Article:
There’s been rumors as of late about the next Fight Night coming to the PS4 and other current-fen consoles. EA Sports has not commented on the matter but fans are eagerly anticipating an official announcement and keeping their fingers crossed that it happens sooner rather than later. On one hand it’s difficult to be optimistic if you’re a boxing fan considering the sports’ popularity being on a major decline over the past several years, especially with the end of the Mayweather-Pacquiao era. Combine that with the fact that EA Sports landed the license to make UFC games for who knows how many years, and you’d be hard-pressed to find any motives for EA Sports to take a chance on another boxing game rather than focusing their efforts on this day’s premiere combat sport, MMA. On the other hand, EA Sports’ Brizzo Hayes is a devoted boxing fan who resuscitated the Fight Night franchise with Fight Night Round 4 and Fight Night Champion. He’s also a true gamer who unlike most of us, actually has the power and resources to make a boxing game. Boxing fans can only hope that Hayes and the EA Sports brass are brewing up something big for lovers of the Sweet Science. There’s been a significant leap in technology and hardware since Fight Night Champion came out nearly 6 years ago, and there are various aspects of EA Sports UFC that can translate well into a boxing game. There is no reason for EA Sports to not deliver the most realistic boxing game we’ve ever seen. However there are some things that EA must absolutely nail for this to happen. Below is the short list.
Realistic parries. Parries should be nothing more than a defensive maneuver that could potentially disrupt an opponent’s combo. It should in no way, shape or form, render the parried fighter frozen or unable to defend himself. Furthermore, parries should only work against straight punches, not hooks or uppercuts. I’m not saying that no hook or uppercut ever got parried in a boxing match, but it’s a very, very rare exception, not the rule.
Burden on the offense, not the defense. The average connect rates in a professional boxing match fall somewhere 30-35%. That means it’s easier to defend against a punch than it is to land one. The game mechanics should reflect this reality. It should be relatively easier to defend yourself than it is to land a good punch.
Make (solid) punches count more. While it’s imperative that one should work harder to land a good punch, the reward must be greater for landing the punch. Solid punches should weigh more for judging and cause significant damage.
Wider spectrum of connected punches. The concept of glancing blows is not new to the Fight Night series, but it needs to be expanded upon. Either program more connect points or better yet, make hit detection fully physics-based, taking into account the punch type and angle of connection.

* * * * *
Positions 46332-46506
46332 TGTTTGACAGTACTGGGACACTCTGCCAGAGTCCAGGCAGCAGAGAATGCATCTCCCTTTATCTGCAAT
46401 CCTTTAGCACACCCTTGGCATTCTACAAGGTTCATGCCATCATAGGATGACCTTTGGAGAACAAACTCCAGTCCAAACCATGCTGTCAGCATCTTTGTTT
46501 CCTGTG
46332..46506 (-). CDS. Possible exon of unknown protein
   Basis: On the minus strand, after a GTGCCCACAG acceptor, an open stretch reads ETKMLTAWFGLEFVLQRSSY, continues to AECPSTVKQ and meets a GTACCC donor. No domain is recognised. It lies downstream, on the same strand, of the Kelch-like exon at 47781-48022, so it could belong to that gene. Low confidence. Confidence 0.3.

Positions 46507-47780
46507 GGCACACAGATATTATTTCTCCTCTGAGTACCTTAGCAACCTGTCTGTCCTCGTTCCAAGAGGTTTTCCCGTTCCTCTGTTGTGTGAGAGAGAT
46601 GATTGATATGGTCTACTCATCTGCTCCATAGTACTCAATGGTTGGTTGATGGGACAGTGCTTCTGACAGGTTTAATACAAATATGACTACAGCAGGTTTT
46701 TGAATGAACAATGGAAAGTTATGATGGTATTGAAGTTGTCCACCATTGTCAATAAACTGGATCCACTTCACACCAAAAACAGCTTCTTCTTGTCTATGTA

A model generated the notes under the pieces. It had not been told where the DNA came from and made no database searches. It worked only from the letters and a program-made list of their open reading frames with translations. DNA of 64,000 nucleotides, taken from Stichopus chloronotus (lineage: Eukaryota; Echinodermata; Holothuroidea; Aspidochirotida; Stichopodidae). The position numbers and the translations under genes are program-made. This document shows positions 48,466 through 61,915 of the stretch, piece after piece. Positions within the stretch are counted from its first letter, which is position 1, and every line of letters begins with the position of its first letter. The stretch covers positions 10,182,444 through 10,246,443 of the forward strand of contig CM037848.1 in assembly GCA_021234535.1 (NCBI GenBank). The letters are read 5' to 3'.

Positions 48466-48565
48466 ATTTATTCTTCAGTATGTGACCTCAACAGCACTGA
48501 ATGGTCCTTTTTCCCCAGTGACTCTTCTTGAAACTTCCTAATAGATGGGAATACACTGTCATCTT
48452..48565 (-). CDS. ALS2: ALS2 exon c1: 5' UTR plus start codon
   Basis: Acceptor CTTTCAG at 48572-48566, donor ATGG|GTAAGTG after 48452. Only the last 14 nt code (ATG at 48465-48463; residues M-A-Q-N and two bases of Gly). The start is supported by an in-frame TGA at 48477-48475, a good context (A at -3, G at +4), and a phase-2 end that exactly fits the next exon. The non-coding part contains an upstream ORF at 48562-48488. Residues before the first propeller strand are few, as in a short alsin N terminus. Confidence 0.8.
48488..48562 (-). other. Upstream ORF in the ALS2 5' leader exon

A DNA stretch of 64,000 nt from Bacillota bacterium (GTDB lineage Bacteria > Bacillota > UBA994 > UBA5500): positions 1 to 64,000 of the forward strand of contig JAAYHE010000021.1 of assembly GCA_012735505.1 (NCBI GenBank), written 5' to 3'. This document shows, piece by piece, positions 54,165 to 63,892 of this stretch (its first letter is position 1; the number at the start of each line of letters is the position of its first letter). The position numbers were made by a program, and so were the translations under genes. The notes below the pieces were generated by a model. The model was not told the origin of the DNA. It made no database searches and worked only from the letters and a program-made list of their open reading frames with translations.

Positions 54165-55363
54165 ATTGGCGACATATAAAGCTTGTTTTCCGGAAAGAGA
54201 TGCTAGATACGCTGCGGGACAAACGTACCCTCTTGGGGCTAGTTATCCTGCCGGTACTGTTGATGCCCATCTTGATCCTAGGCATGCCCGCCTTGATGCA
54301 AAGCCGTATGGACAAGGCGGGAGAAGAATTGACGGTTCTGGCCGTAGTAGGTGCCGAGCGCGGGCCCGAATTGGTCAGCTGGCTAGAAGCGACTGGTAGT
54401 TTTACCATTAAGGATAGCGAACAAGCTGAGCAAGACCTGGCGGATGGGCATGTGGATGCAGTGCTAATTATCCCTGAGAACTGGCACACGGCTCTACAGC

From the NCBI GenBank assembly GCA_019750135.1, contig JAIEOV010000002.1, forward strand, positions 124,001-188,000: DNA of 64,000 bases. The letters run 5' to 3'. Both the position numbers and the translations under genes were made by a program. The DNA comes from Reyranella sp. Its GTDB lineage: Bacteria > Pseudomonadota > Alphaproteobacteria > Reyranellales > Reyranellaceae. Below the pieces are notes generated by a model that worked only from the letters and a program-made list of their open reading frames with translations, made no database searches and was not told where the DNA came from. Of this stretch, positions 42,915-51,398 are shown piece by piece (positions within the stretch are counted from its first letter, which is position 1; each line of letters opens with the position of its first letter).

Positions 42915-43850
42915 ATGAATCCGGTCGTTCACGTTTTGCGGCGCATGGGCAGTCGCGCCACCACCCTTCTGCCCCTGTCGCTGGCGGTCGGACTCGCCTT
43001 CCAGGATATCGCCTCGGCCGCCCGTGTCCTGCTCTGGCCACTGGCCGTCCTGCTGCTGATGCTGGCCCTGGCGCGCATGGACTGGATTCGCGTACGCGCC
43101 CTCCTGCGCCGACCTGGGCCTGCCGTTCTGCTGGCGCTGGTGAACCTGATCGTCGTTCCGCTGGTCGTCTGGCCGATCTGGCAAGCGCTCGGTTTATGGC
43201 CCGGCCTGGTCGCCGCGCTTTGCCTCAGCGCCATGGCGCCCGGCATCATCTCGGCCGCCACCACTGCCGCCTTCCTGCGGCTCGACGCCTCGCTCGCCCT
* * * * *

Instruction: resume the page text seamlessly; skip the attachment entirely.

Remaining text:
Footwork affected by inertia. No more sliding around or changing directions unrealistically. Footwork should have a discernible “pulse” by which a fighter’s movement could be predicted. This still takes into account individual fighter’s foot speed, but at least theoretically, a smarter fighter with slower foot speed can still manage to outmaneuver a quicker foe.
Standing TKO’s. A huge percentage of stoppages occur with the losing fighter still on his feet. EA should add scenarios in which one fighter is taking too much punishment against the ropes barely able or unable to defend himself, prompting the referee to step in and put a halt to the contest.
One-punch KO’s. This is one of the most polarizing features a boxing or MMA game could have. Sore losers on the receiving end of a one-hit KO are always blaming the game and claim to always be the better fighter than the guy who just starched him. “It’s just not fair!” However, one-punch KO’s happen in real life and is the one thing that makes boxing really exciting; anything can happen at any given moment. It rains on the skilled and unskilled alike. Seeing that there are players out there who are oblivious to my sound reasoning and will forever be opposed to one-punch KO’s, the simplest and easy solution is to implement it as a feature that can be toggled off or on.
Stoppages due to injury. Same logic as the one-punch KO’s. Severe cuts and swelling should potentially prompt the ref to stop the fight.
So there you have it for the part one of this series. It doesn’t take much to make the perfect boxing game but for whatever reason, developers always seem to compromise realism thinking it would appeal to the a wider audience. What do you think? What feature(s) do you think are integral to any boxing game? Be sure to leave a comment and keep checking back for part two!